Talks With Taliban Back On, Says Trump in Surprise Thanksgiving Visit to Troops in Afghanistan
Trump’s sudden announcement on peace talks came at a critical moment in the United States’ long, drawn-out military venture in Afghanistan, a time when the country is mired in turmoil over disputed election results.
President Donald Trump holds up a tray of Thanksgiving dinner during a surprise Thanksgiving Day visit to the troops, Thursday, November 28, 2019, at Bagram Air Field, Afghanistan. (AP Photo/Alex Brandon)
Bagram Air Field (Afghanistan): President Donald Trump paid an unannounced Thanksgiving visit to US troops in Afghanistan on Thursday and declared that he had reopened peace negotiations with the Taliban less than three months after scuttling talks in hopes of ending 18 years of war.
“The Taliban wants to make a deal, and we’re meeting with them,” Trump said during a meeting with Afghanistan’s president, Ashraf Ghani, at the main base for US forces north of Kabul.
“We’re going to stay until such time as we have a deal, or we have total victory, and they want to make a deal very badly,” Trump added even as he reaffirmed his desire to reduce the US military presence to 8,600 troops, down from about 12,000 to 13,000.
Trump’s sudden announcement on peace talks came at a critical moment in the United States’ long, drawn-out military venture in Afghanistan, a time when the country is mired in turmoil over disputed election results and Americans at home are increasingly tired of an operation that began shortly after the September 11 attacks.
The scope and prospects of any renewed negotiations remained unclear, and White House officials gave few details beyond Trump’s sudden revelation. On the flight to Afghanistan, Stephanie Grisham, the White House press secretary, had insisted that the secret trip was “truly about Thanksgiving and supporting the troops” and “nothing about the peace process” with the Taliban.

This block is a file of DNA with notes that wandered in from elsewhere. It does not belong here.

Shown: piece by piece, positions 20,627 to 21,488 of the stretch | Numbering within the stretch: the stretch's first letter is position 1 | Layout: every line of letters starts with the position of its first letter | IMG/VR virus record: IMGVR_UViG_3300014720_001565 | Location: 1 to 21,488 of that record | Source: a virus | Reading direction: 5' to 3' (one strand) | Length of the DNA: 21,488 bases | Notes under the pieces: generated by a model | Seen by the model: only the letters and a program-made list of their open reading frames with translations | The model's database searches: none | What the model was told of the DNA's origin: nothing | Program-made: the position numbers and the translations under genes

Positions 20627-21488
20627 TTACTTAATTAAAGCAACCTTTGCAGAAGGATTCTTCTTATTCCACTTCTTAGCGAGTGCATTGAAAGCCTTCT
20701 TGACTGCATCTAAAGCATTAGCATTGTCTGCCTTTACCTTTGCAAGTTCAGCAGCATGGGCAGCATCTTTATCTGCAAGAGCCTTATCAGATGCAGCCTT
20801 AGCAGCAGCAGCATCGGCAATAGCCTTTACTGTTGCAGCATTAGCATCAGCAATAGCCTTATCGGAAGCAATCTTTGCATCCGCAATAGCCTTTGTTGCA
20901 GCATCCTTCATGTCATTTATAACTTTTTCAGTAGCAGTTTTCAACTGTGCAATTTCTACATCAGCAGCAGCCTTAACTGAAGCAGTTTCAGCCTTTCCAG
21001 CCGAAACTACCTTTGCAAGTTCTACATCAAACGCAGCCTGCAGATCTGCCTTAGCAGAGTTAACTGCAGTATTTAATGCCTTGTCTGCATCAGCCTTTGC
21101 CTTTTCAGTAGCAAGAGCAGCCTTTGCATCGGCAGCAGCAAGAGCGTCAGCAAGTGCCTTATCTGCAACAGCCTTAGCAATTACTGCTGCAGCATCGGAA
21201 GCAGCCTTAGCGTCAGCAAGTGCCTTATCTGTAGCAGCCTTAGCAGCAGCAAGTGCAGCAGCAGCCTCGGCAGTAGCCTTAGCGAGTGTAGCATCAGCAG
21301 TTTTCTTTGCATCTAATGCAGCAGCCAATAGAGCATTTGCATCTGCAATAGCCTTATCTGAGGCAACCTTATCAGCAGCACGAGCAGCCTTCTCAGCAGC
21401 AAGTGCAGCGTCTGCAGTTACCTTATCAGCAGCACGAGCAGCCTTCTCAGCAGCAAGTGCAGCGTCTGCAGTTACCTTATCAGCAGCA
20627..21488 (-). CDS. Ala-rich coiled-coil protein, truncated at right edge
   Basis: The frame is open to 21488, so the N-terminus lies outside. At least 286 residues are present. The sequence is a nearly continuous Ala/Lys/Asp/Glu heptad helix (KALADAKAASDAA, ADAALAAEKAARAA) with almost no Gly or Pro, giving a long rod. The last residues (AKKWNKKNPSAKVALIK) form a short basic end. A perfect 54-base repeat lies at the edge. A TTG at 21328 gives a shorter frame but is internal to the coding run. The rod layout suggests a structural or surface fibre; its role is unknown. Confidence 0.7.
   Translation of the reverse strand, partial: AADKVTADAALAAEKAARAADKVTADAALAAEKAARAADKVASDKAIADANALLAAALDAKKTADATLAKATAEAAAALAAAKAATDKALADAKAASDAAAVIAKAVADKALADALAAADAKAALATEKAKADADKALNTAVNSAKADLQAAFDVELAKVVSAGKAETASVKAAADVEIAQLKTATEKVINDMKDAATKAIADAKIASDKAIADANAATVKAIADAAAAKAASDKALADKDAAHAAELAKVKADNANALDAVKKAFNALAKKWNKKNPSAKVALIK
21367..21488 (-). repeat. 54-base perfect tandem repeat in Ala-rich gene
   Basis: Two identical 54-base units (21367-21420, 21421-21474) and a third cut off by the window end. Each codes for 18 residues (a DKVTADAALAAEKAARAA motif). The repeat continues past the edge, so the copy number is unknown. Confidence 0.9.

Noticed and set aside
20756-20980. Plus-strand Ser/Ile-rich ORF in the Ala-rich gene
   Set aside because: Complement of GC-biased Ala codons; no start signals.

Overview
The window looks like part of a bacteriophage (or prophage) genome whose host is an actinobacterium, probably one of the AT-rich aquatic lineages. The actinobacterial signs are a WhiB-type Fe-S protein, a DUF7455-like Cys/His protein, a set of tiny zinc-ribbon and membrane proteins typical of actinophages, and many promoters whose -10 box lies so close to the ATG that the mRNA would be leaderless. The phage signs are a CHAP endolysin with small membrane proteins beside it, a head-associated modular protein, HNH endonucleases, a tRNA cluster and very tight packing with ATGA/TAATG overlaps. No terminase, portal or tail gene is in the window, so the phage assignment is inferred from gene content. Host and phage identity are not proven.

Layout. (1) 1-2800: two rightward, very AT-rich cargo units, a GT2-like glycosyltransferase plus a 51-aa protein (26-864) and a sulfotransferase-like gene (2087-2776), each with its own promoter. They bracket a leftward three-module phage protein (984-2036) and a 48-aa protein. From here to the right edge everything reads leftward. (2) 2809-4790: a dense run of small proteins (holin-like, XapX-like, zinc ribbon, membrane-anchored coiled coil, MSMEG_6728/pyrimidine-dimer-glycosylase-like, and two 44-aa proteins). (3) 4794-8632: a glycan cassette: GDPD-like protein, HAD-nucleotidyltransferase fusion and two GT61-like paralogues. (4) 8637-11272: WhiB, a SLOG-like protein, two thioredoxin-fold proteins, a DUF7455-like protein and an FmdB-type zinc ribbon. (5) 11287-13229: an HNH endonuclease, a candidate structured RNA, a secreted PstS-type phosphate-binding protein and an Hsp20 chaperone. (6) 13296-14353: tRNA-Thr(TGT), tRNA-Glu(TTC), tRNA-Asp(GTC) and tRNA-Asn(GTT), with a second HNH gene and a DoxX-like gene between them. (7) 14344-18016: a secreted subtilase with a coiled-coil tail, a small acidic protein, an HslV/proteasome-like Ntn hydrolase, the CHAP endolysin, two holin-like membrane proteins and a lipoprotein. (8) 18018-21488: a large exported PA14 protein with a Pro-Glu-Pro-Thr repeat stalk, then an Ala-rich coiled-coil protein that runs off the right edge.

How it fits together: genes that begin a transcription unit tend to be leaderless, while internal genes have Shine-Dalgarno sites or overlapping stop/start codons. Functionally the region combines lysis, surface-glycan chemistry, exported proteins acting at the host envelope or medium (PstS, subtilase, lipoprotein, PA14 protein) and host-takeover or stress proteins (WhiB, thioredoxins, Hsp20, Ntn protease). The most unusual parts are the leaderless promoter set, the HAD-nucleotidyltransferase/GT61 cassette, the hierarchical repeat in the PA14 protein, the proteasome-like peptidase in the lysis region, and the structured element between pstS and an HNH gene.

The Taliban made no official comment immediately after the late-night visit and Ghani said little afterward about any peace talks.
But while the Afghan government has long demanded that the Taliban agree to a cease-fire, no evidence has emerged that the group was willing to grant one. Instead, it has said it would discuss the possibility in negotiations with Afghanistan’s political leaders over the future of the country once the Americans agree to leave.
The president carried out the traditional role of feeding turkey and mashed potatoes to troops in fatigues, then dined, mingled and posed for photographs before delivering remarks celebrating the US military before about 1,500 troops in an aircraft hangar.
But his visit also had an important political dimension. Trump, who angrily called off talks with the Taliban in September just as the sides appeared close to an accord, is searching for foreign policy achievements he can celebrate on the campaign trail over the next year.
Michael Crowley c.2019 The New York Times Company
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